BBC World Service asked me to comment 17 November, 2011, on Kenya’s request to the Arab League, which is meeting in Morocco, to support its intervention in Somalia.
I responded that Kenya is not a member of the Arab League but Somalia, represented by the Transitional Federal Government (TFG), is a member. I made the assumption that the TFG is in agreement with Kenya’s demarche to the Arab League. This is important, because the TFG president not long ago expressed concern about Kenya’s role in Somalia, while the TFG prime minister strongly supported it. If there is still disagreement within the TFG on the Kenyan intervention, I doubted that anything positive would come out of the Arab League meeting.
On the other hand, if the TFG and Kenya have coordinated their positions, it is possible the Arab League, which has been supportive of the TFG in the past, might issue a positive statement on Kenya’s involvement in Somalia. That said, the Arab League is not likely to offer any tangible support. A positive statement might, however, encourage one or more Arab League members on their own to offer tangible support.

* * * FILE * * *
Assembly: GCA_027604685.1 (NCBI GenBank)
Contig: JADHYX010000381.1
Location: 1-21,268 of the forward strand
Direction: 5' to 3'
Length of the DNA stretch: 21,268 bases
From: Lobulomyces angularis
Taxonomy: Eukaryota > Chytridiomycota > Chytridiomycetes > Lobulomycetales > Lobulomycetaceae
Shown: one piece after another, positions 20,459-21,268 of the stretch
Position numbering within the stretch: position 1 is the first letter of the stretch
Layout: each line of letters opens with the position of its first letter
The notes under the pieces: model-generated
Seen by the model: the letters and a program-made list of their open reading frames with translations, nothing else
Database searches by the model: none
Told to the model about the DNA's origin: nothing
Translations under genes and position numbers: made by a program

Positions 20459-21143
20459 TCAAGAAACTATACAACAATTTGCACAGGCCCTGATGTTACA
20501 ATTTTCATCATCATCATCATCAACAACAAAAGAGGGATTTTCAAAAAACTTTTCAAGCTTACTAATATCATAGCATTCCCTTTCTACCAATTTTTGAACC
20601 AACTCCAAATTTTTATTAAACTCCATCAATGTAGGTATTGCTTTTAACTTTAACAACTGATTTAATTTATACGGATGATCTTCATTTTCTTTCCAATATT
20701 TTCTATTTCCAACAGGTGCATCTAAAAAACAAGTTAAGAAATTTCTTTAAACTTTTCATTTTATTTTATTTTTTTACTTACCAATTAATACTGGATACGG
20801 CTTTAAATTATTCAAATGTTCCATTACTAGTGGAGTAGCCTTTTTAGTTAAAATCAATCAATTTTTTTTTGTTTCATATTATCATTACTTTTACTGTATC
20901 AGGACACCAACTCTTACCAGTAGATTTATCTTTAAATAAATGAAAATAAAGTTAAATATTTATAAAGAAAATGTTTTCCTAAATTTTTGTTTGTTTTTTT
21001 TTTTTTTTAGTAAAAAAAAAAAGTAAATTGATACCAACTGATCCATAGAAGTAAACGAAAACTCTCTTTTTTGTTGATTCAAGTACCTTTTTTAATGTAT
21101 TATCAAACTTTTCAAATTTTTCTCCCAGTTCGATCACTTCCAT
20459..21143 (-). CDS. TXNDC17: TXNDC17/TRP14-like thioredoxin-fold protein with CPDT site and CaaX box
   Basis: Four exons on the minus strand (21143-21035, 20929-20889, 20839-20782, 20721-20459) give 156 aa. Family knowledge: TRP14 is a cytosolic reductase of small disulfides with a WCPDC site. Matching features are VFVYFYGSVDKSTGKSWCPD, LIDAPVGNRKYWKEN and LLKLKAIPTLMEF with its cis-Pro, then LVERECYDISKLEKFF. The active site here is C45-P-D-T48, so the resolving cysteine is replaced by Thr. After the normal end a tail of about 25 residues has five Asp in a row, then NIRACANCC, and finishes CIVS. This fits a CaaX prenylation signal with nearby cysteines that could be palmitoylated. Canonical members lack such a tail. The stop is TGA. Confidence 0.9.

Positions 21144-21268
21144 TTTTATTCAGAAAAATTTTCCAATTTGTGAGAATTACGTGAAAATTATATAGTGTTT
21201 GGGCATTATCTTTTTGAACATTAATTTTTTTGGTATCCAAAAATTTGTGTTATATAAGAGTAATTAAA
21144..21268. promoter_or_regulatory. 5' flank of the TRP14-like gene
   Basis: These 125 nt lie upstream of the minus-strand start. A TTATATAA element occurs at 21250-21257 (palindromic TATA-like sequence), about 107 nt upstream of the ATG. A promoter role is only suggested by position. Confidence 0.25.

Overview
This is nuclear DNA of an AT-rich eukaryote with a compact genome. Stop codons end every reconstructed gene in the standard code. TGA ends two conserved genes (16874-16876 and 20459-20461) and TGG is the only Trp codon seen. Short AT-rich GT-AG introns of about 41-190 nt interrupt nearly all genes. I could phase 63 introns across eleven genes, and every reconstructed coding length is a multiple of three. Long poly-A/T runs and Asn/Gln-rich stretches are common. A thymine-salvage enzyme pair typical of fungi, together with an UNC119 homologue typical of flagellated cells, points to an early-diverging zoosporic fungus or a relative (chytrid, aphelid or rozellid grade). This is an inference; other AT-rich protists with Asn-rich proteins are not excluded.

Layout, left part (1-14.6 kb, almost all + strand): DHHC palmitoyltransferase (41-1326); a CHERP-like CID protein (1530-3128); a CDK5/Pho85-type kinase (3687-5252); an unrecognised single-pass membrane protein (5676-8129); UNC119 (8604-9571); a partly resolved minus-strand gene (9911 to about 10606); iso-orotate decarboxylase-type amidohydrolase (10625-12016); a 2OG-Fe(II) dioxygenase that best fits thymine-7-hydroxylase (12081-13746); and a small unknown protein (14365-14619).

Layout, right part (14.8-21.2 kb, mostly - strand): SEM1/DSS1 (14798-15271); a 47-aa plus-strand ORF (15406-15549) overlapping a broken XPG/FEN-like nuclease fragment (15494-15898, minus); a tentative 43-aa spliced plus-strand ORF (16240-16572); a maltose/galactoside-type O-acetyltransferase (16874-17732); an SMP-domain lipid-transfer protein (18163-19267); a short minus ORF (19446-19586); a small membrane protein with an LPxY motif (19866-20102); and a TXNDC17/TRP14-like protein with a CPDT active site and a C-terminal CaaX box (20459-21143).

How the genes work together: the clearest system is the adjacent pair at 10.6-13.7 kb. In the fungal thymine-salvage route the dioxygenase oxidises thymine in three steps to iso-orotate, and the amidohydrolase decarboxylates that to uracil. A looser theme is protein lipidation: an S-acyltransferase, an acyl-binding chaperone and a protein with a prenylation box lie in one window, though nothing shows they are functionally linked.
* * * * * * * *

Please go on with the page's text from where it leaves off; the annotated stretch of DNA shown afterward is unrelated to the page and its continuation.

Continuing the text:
Kenya has also offered, if asked, to provide a few battalions to the African Union force in Mogadishu (AMISOM). Djibouti and Sierra Leone have promised troops in the coming months to join the 9,700 Ugandan and Burundi troops already there. Even if Kenyan troops were to join this growing force, AMISOM is confined to Mogadishu and does not appear to have any intention of going any significant distance outside the capital.
Should Kenya succeed in removing al-Shabaab from a corridor along its border, including the key port town of Kismayu, and contribute troops to AMISOM in Mogadishu, this still leaves a huge piece of territory under the control of al-Shabaab between Mogadishu and whatever buffer zone the Kenyans are able to create along its border in southern Somalia.
Kenya may have a coherent long-term plan for countering al-Shabaab in Somalia. If that is the case, it is not apparent to me.